Nicky Lopez is an interesting player for the KC Royals. Fans clamored to have him called up back in 2019, and he played decently when he was, slashing .240/.276/.325 with a .601 OPS in 103 games. In the shortened 2020 season, however, Lopez struggled mightily and finished with a .201 average. Many fans criticized his play and wondered if he was the true future at second base.
A poor spring training performance (.118/.231/.147 with 13 strikeouts in 34 at-bats) reinforced those concerns and some became increasingly impatient with the 26-year-old.
Recently, though, Lopez has silenced his doubters, slashing .372/.449/.395 in his last 15 games with six walks, six runs, and two stolen bases. And through Thursday, his slash is a career-best .260/.352/.326 with a .678 OPS, and he has 12 RBIs, 24 walks, and three triples.
With Adalberto Mondesi on the 10-day injured list again with another oblique strain, KC Royals fans may be disappointed he’s out of the lineup, and doubt Lopez’s skills in place of him. However, Lopez has proven to be a viable replacement for Mondesi at shortstop due to some changes in his game.
Lopez has made some notable changes to his approach for the KC Royals.
What caused Nicky Lopez to stand out in the last month are significant changes he’s made from swinging for the fences to simply finding ways to get on base. For example, his P/PA increased from 2020’s 3.901 to 3.981 and his BABIP shot up from last season’s .260 to .305. Lopez also recorded nine extra base hits, which ties his mark from last year.
According to FanGraphs, Lopez’s K% decreased from 21.4 in 2020 to 13.7. His BB% increased from 9.4 to 11.8. The improvements are probably most attributable to changes he suggested to mlb.com KC beat writer Anne Rogers he was making in the spring, altering his approach from forcing himself to be a power hitter to what he truly is—a small ball type player, something he needed to “get back to…”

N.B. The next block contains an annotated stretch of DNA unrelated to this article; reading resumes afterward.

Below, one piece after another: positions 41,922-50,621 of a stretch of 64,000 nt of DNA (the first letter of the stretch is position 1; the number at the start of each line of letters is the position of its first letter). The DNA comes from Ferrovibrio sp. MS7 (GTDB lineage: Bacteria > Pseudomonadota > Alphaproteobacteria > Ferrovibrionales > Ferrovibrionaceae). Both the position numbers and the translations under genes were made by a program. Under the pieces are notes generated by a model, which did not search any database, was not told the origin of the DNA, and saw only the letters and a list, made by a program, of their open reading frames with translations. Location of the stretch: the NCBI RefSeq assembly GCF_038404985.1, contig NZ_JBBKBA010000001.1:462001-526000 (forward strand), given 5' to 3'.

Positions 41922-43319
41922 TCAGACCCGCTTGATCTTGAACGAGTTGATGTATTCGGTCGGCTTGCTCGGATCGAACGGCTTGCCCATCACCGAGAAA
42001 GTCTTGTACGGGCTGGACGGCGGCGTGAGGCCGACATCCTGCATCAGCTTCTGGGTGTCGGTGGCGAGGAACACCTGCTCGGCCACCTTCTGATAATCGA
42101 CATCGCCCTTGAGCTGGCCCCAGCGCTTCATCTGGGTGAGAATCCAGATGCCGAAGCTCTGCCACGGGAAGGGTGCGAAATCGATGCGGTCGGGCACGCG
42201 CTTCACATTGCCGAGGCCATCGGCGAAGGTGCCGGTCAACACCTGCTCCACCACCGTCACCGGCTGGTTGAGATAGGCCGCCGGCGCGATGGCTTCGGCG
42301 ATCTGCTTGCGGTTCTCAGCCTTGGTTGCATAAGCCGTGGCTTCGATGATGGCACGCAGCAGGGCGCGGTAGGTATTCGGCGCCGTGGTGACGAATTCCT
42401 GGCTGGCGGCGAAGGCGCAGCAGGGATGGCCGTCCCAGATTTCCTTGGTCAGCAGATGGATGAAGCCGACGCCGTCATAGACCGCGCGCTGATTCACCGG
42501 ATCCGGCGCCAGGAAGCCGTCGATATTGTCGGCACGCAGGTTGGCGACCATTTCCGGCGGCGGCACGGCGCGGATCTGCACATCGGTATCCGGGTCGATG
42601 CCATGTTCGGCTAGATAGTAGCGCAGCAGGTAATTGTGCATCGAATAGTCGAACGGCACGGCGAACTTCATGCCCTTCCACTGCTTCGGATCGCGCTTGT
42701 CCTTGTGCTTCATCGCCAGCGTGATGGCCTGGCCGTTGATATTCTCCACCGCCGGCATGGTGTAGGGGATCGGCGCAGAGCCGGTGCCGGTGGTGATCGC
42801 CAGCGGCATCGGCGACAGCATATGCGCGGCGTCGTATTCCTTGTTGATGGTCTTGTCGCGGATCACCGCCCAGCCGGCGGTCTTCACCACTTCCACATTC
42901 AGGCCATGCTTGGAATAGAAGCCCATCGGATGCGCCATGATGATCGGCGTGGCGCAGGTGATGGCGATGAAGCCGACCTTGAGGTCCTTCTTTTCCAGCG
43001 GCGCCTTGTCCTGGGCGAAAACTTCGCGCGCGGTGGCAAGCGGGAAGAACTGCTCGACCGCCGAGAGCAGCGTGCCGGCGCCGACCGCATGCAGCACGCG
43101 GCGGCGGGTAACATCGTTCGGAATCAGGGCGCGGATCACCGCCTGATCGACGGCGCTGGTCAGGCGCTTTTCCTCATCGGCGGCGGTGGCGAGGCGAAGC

"“Put the ball in play, play small ball. I’m going to be batting low in the order, I know that, so any way to get on, any way to move a runner so that they’re in scoring position…”"
“That’s what I need to do,” he added. “Slowly but surely getting back to that.”
Lopez stayed true to his commitment from spring training, continually putting the ball in play to keep the line moving. His OBP has increased from .286 to .352, placing him well-above the major league average of .313.
Of course, his defense remains phenomenal. Through Thursday, Lopez has a better than league average .980 fielding percentage in 62 games at shortstop in place of Mondesi, and a 1.000% in four games at second base. He’s only recorded four errors on the year, and has made great plays like these:
Though Lopez may not be a power hitter like Mondesi, he’s certainly proved his worth as an everyday starter for the Royals.
Nicky Lopez may not hit for power, but he keeps the line moving as the KC Royals’ No. 9 hitter.